7.1: LOCK STRIKE & WIEGAND DEVICE
In Figure 20, a standard lock strike is being powered from the IPBridge.
The DC power being supplied to the lock is either:
12VDC -- if the IPBridge is powered by PoE or 12VDC.
Or
24VDC -- if the IPBridge is powered by 24VDC.
The Wiegand device is being powered with 10VDC from the IPBridge.
Figure 20
IPBridge Installation Guide (---Draft---)
Page 30
7.2: MAGNETIC LOCK, REX, DOOR SENSOR, & WIEGAND DEVICE
In Figure 21, a standard magnetic lock is being powered from the IPBridge. A
door sensor and REX button are also being used.
The DC power being supplied to the lock is either:
12VDC -- if the IPBridge is powered by PoE or 12VDC.
Or
24VDC -- if the IPBridge is powered by 24VDC.
The Wiegand device is being powered with 10VDC from the IPBridge.
Figure 21
IPBridge Installation Guide (---Draft---)
Page 31
7.3: LOCK STRIKE & WIEGAND DEVICE WITH TAMPER
In Figure 22, a standard lock strike is being powered from the IPBridge.
The DC power being supplied to the lock is either:
12VDC -- if the IPBridge is powered by PoE or 12VDC.
Or
24VDC -- if the IPBridge is powered by 24VDC.
The Wiegand device is being powered with 10 VDC from the IPBridge.
The Wiegand device’s Tamper switch is being monitored by the AUX input on the
IPBridge.
Figure 22
IPBridge Installation Guide (---Draft---)
Page 32
7.4: CONTROLLING THREE DOORS
In Figure 23, three doors are being controlled.
Items of note include:
п‚·
п‚·
п‚·
п‚·
PoE Plus is providing power for all doors
Standard lock strikes are being used.
o 12VDC is powering the lock strikes.
Each door has a door sensor switch installed
Wiegand devices are at each door
o The Wiegand devices are being powered with 10 VDC
Figure 23
IPBridge Installation Guide (---Draft---)
Page 33
The table below describes each door’s connections.
Terminal
Block
Connection
Identifier
Description
I/O
DS
Connected to the Door Sensor at the door.
I/O
COM
Connected to the “DC” terminal, which supplies 12VDC for
the locks
I/O
NO
I/O
DC
Connected to the Door Lock
Connected to the “COM” terminal to supply DC power to
the lock, thru the Lock Relay
I/O
GND
Provides return for all connections from the door.
Wiegand
Device
GND
Provides return for all connections from the door.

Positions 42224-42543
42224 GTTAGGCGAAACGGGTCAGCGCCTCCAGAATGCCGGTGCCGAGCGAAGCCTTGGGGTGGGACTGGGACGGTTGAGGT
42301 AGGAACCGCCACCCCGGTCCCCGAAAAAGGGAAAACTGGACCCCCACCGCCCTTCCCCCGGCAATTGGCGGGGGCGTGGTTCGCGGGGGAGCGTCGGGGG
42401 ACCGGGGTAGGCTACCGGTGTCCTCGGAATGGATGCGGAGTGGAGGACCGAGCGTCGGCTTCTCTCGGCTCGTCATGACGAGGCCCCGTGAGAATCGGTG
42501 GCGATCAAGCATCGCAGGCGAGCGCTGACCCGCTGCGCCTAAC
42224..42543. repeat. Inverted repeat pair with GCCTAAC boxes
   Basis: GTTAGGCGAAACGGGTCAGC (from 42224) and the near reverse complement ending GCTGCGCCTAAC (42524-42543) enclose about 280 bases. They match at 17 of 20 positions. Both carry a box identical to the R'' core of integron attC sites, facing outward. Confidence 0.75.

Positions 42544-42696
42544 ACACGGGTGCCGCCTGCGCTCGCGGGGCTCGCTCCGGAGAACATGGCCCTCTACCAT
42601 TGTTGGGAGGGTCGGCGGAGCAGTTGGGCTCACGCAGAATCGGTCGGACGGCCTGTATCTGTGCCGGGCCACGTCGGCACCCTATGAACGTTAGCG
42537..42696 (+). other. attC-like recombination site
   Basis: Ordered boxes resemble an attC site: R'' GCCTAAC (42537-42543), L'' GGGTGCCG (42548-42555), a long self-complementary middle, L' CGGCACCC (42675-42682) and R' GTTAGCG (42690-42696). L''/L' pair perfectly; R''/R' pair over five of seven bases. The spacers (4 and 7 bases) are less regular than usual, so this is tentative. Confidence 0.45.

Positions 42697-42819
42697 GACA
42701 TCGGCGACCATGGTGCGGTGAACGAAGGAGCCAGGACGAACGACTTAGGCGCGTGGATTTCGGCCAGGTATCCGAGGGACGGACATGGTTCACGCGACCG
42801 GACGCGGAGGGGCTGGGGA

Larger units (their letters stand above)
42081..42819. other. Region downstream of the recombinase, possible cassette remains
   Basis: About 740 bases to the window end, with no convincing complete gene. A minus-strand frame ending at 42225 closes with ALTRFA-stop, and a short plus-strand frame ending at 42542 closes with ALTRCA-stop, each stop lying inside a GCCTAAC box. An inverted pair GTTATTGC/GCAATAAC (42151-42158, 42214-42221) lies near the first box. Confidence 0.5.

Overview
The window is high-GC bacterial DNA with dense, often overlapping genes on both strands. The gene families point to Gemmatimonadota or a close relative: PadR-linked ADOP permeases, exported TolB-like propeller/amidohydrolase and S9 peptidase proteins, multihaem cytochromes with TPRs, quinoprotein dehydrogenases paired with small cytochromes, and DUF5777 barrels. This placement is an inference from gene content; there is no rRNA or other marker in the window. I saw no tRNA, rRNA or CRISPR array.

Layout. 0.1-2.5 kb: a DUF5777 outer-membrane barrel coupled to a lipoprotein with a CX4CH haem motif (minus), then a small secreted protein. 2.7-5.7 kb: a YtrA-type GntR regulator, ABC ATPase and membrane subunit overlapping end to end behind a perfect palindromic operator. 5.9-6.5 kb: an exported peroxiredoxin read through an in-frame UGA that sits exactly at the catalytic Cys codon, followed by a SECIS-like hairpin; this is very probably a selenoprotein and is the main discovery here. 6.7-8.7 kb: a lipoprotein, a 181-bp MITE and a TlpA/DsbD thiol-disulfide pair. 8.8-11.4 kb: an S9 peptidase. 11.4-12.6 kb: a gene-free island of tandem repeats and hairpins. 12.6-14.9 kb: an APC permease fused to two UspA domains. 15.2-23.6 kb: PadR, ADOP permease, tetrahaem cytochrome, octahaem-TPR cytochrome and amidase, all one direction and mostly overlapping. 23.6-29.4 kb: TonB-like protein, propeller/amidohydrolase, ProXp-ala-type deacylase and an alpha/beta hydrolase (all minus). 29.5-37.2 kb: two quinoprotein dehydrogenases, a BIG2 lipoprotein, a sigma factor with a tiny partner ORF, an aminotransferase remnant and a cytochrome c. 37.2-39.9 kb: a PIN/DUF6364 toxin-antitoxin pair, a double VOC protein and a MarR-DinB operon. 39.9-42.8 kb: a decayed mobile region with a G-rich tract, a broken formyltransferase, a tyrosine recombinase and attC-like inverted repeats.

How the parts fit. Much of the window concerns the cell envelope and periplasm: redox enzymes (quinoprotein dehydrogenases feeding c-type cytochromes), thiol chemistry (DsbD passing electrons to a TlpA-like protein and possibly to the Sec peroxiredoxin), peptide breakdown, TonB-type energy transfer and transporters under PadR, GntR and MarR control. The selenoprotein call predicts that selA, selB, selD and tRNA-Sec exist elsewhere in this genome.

Wiegand
Device
DC-R
Output:
Supplies regulated 10 VDC for the Wiegand device.
Wiegand
Device
W0
Input.
Wiegand data “0” input lead, from the Wiegand device
Wiegand
Device
W1
Input.
Wiegand data “1” input lead, from the Wiegand device
IPBridge Installation Guide (---Draft---)
Page 34
7.5: 1 DOOR & 1 IP CAMERA
In Figure 24, access-control for a single door and an IP-camera are being
supported from a single Cat5/6 cable run. A PoE-Plus injector is providing the
power required.
Items of note include:
п‚·
Connections from the door components are the same as described in
example 7.4, including:
o PoE Plus is providing power for door access and IP camera
o Standard lock strike is being used.
 12VDC is powering the lock strike.
o A door sensor switch is installed
o Wiegand device is at the door
Figure 24
IPBridge Installation Guide (---Draft---)
Page 35
7.6: EXTERNAL POWER W/DAISY-CHAIN
In Figure 25, the daisy-chaining of two IPBridges is illustrated. External Power
is being used, instead of PoE. High-powered PoE could be used, as long as the
total power draw across the two IPBridges is under the PoE power limitation.
The Ethernet data for both units is supplied with a single network cable
connection. The IP traffic for the 2nd unit is passed through the 1st unit.
п‚·
Connections from the door components are the same as described in
example 7.4, including:
o Standard lock strikes are being used.
 12VDC is powering the lock strike.
o A door sensor switch is installed at each door
o Wiegand devices are at the doors
Figure 25
IPBridge Installation Guide (---Draft---)
Page 36
For more information:
Web: www.isonas.com
E-mail: sales@isonas.com
Tel: 800-581-0083 (toll-free) or 303-567-6516 (CO)
Fax: 303-567-6991
ISONAS Headquarters:
4720 Walnut Street, Suite 200, Boulder, Colorado 80301 USA
IPBridge Installation Guide (---Draft---)
Page 37